Mohapatra, Ratan K.; Schwenzer, Susanne P.; Herrmann, Siegfried; Murty, S. V. S.; Ott, Ulrich and Gilmour, Jamie D.
Noble gases and nitrogen in Martian meteorites Dar al Gani 476, Sayh al Uhaymir 005 and Lewis Cliff 88516: EFA and extra neon.
Geochimica et Cosmochimica Acta, 73(5) pp. 1505–1522.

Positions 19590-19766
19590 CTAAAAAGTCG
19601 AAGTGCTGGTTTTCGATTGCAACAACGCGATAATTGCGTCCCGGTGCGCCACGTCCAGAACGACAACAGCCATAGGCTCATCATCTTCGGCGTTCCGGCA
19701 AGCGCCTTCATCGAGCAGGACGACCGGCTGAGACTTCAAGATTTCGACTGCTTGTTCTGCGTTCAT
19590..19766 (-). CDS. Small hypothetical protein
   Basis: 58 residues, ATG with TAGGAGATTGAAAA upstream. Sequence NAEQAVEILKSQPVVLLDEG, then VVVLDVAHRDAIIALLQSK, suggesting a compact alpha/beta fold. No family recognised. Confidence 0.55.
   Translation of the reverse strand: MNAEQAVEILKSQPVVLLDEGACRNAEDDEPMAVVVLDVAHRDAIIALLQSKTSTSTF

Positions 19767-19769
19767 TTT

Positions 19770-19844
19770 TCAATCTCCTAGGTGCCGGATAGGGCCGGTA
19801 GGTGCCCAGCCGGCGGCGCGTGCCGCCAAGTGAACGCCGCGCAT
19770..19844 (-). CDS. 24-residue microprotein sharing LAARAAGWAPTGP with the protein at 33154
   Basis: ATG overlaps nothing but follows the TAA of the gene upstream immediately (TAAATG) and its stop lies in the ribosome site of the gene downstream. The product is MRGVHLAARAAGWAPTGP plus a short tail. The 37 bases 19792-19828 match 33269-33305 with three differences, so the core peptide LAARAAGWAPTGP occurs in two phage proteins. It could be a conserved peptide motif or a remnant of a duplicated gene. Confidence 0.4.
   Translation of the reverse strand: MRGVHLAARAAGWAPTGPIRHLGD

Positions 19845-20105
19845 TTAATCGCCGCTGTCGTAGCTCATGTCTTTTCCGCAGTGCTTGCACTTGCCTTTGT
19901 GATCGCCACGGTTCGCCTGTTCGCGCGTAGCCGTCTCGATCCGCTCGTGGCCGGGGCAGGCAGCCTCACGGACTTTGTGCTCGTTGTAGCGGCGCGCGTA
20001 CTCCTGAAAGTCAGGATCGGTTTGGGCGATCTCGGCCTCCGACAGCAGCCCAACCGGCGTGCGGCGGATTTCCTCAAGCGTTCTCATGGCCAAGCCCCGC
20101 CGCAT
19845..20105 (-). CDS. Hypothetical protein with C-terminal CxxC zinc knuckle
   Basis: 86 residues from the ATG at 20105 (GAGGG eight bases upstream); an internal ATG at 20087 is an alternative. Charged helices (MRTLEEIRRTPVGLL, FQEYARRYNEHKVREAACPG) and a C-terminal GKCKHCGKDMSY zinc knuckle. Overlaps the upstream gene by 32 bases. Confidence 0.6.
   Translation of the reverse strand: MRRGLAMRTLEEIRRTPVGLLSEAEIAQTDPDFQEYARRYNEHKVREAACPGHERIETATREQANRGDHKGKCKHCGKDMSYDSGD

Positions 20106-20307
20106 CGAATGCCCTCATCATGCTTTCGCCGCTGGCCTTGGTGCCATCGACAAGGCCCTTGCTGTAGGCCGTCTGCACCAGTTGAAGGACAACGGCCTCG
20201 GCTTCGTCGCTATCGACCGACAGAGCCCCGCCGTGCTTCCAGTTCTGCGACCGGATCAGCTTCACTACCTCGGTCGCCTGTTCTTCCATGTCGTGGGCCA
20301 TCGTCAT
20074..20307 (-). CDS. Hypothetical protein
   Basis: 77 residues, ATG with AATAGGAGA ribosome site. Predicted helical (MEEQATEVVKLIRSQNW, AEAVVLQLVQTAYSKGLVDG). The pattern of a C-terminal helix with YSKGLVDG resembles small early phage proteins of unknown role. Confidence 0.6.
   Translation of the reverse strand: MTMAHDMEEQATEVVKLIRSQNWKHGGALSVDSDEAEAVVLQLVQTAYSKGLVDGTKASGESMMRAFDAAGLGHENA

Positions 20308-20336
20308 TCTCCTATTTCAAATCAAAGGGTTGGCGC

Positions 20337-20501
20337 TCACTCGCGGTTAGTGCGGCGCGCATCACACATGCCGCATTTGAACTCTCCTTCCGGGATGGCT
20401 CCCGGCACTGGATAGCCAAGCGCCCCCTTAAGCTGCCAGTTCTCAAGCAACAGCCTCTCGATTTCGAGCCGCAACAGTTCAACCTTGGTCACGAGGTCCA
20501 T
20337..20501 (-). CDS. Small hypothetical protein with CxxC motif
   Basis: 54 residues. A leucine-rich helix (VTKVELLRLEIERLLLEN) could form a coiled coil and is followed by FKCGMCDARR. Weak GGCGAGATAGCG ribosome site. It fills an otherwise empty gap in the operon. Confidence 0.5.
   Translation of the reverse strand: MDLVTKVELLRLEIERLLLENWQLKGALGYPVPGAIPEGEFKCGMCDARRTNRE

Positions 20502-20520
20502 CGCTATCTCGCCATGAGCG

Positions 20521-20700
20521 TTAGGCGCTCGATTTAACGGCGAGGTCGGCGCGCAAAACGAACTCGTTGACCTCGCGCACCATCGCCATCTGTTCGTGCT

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Meteorite “finds” from the terrestrial hot deserts have become a major contributor to the inventory of Martian meteorites. In order to understand their nitrogen and noble gas components, we have carried out stepped heating experiments on samples from two Martian meteorites collected from hot deserts. We measured interior and surface bulk samples, glassy and non-glassy portions of Dar al Gani 476 and Sayh al Uhaymir 005. We have also analyzed noble gases released from the Antarctic shergottite Lewis Cliff 88516 by crushing and stepped heating. For the hot desert meteorites significant terrestrial Ar, Kr, Xe contamination is observed, with an elementally fractionated air (EFA) component dominating the low temperature releases. The extremely low Ar/Kr/Xe ratios of EFA may be the result of multiple episodes of trapping/loss during terrestrial alteration involving aqueous fluids. We suggest fractionation processes similar to those in hot deserts to have acted on Mars, with acidic weathering on the latter possibly even more effective in producing elementally fractionated components. Addition from fission xenon is apparent in DaG 476 and SaU 005. The Ar–Kr–Xe patterns for LEW 88516 show trends as typically observed in shergottites – including evidence for a crush-released component similar to that observed in EETA 79001. A trapped Ne component most prominent in the surface sample of DaG 476 may represent air contamination. It is accompanied by little trapped Ar (20Ne/36Ar > 50) and literature data suggest its presence also in some Antarctic finds. Data for LEW 88516 and literature data, on the other hand, suggest the presence of two trapped Ne components of Martian origin characterized by different 20Ne/22Ne, possibly related to the atmosphere and the interior. Caution is recommended in interpreting nitrogen and noble gas isotopic signatures of Martian meteorites from hot deserts in terms of extraterrestrial sources and processes. Nevertheless our results provide hope that vice-versa, via noble gases and nitrogen in meteorites and other relevant samples from terrestrial deserts, Martian secondary processes can be studied.
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